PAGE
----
French burqa ban goes into force on Monday
French police will from Monday become the first officers in Europe empowered to intercept Muslim women wearing full-face veils and to threaten them with fines if they refuse to expose their faces.
While some other countries and territories have drawn up bans on the burqa and the niqab, France -- home to Europe's largest Muslim population -- will be the first to risk stirring social tensions by putting one into practice.
The law comes into effect at an already fraught moment in relations between the state and France's Muslim minority, with President Nicolas Sarkozy accused of stigmatising Islam to win back votes from a resurgent far right.
French officials estimate that only around 2,000 women, from a total Muslim population estimated at between four and six million, wear a niqab or a burqa, full-face veils that are traditional in parts of Arabia and South Asia.
But many Muslims and rights watchdogs accuse Sarkozy of targeting one of France's most vulnerable and isolated groups to signal to anti-immigration voters that he shares their fear that Islam is a threat to French culture.
Other critics worry the law may be hard to enforce, since it had to be drawn up without reference to religion to ban any kind of face covering in public and since police officers will not be allowed to remove women's head coverings.
Many supporters of the law have defended it as a measure not designed to harm Islam, but to support a woman's right to walk unveiled, although the text makes it clear that a woman can not choose herself to cover her face in public.
Under a ministerial directive, anyone refusing to lift his or her veil to submit to an identity check can be taken to a police station. There, officers must try to persuade them to remove the garment, and can threaten fines.
A woman who repeatedly insists on appearing veiled in public can be fined 150 euros (216 dollars) and ordered to attend re-education classes.
There are much more severe penalties for anyone found guilty of forcing someone else to hide his or her face "through threats, violence, constraint, abuse of authority or power for reason of their gender."
Clearly aimed at fathers, husbands or religious leaders who force women to wear face-veils, and applicable to offences committed in public or in private, the law imposes a fine of 30,000 euros and a year in jail.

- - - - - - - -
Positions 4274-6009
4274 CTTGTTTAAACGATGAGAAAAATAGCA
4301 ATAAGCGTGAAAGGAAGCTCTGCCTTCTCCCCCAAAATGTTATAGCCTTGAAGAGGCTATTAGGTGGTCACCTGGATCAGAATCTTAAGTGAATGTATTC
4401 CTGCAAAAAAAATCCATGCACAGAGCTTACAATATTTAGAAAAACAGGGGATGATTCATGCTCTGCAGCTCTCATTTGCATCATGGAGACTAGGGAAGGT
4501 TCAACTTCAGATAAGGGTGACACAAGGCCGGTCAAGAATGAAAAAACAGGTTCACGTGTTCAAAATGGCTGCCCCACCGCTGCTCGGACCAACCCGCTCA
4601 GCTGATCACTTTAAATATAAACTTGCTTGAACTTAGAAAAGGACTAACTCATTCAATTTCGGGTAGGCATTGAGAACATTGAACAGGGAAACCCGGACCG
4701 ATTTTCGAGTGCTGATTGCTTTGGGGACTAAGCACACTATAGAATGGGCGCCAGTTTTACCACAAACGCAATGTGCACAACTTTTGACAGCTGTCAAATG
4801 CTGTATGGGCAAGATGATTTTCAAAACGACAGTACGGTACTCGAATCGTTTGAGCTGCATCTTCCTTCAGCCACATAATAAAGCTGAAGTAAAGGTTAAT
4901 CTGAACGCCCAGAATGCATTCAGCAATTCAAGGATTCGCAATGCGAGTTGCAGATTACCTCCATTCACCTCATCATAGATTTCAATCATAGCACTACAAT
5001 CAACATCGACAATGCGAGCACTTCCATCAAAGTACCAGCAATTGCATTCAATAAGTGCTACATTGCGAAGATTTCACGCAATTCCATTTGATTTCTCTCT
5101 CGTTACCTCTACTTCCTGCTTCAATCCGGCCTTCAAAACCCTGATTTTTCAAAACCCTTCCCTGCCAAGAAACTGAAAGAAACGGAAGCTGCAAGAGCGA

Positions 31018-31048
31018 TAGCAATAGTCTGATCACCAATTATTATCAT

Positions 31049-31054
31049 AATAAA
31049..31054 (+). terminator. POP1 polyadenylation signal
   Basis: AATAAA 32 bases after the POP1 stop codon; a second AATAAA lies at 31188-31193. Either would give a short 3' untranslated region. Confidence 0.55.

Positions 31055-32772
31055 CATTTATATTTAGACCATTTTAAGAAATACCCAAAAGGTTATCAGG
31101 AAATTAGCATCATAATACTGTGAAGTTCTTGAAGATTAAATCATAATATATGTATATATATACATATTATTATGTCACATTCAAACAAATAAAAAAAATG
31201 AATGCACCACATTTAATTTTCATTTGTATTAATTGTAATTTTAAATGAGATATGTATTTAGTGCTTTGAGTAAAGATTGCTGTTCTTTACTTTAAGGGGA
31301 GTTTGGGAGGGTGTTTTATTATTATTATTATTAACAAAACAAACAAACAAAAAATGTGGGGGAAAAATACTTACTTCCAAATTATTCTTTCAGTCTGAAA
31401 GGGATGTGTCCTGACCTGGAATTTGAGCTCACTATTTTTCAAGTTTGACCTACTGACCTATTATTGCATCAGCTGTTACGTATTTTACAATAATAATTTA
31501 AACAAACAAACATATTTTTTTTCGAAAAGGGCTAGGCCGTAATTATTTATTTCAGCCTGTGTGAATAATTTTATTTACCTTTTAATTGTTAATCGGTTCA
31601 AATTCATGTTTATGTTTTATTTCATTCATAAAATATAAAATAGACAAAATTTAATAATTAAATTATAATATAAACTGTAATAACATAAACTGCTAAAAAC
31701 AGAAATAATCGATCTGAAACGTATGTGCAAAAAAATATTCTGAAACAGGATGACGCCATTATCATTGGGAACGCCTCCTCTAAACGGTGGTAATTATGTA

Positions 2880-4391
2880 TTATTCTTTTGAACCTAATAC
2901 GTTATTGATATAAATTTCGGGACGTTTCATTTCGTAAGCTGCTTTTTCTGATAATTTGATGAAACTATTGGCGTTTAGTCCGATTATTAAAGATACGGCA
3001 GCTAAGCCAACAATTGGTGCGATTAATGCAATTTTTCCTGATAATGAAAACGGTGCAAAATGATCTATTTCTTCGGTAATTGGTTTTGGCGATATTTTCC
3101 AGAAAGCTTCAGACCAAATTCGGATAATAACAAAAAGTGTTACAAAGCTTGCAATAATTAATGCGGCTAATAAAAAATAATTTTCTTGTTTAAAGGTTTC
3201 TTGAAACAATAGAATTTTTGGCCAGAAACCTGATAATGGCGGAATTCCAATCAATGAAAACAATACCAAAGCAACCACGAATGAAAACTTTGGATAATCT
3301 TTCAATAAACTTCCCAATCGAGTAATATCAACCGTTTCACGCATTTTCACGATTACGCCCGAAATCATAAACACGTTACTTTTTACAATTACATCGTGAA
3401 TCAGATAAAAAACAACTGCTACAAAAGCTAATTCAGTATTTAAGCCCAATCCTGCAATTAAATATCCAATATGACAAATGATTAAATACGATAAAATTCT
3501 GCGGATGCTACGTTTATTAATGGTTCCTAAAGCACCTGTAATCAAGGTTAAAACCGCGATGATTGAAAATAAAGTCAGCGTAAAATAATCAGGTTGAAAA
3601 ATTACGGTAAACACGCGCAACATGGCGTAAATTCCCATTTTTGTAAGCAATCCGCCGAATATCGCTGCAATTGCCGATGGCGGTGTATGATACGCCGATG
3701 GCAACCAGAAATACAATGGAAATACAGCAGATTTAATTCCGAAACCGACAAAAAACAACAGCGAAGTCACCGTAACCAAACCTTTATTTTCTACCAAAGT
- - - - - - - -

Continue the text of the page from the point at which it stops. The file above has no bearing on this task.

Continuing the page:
Moves to impose the law began in June when an opposition Communist lawmaker demanded a parliamentary inquiry into whether the wearing of full-face veils was becoming more prevalent in French Muslim communities.
Sarkozy waited only a couple of days before weighing in, declaring the full-face veil was "not welcome" in France and branding it a symbol of "servitude" and not of religious observance.
France's main Muslim representative body, the CFCM, partially agreed with him, issuing a statement arguing that insisting upon a niqab or a burqa was an "extremist" reading of the Koran and not a "religious obligation".
But other groups claimed the government had seized on an issue that touches a tiny minority and used it to stigmatise the entire Muslim community, which has been accused of failing to integrate into French life.
Foreign extremists, including fugitive Al-Qaeda leader Osama Bin Laden used the ban to argue France is at war with Islam, and called for attacks.
It is hard to gauge the mood of the bulk of veil wearing French Muslim women, but two who agreed to speak to AFP -- who gave their names as Aya and Umm Isra -- said they would not challenge the ban in the street.
But, they added, if they can't wear their niqabs they will likely go out far less often, suggesting the ban could create a hidden underclass.
Sarkozy and his party have refused to back down and, seeing their opinion poll scores dipping and those of the anti-Islam National Front growing, have vowed to start a broader debate on the place of Islam in France.
The centre-right president will seek re-election next year and a strong showing for the Front's leader Marine Le Pen in the first round could fatally wound his campaign and allow the left's candidate to sweep past to victory.
Belgium's parliament has approved a similar law, but has yet to enforce it. In the Netherlands far-right leaders have proposed a ban, and in Italy the right-wing Northern League is lobbying for a ban on the French model.
© 2011 AFP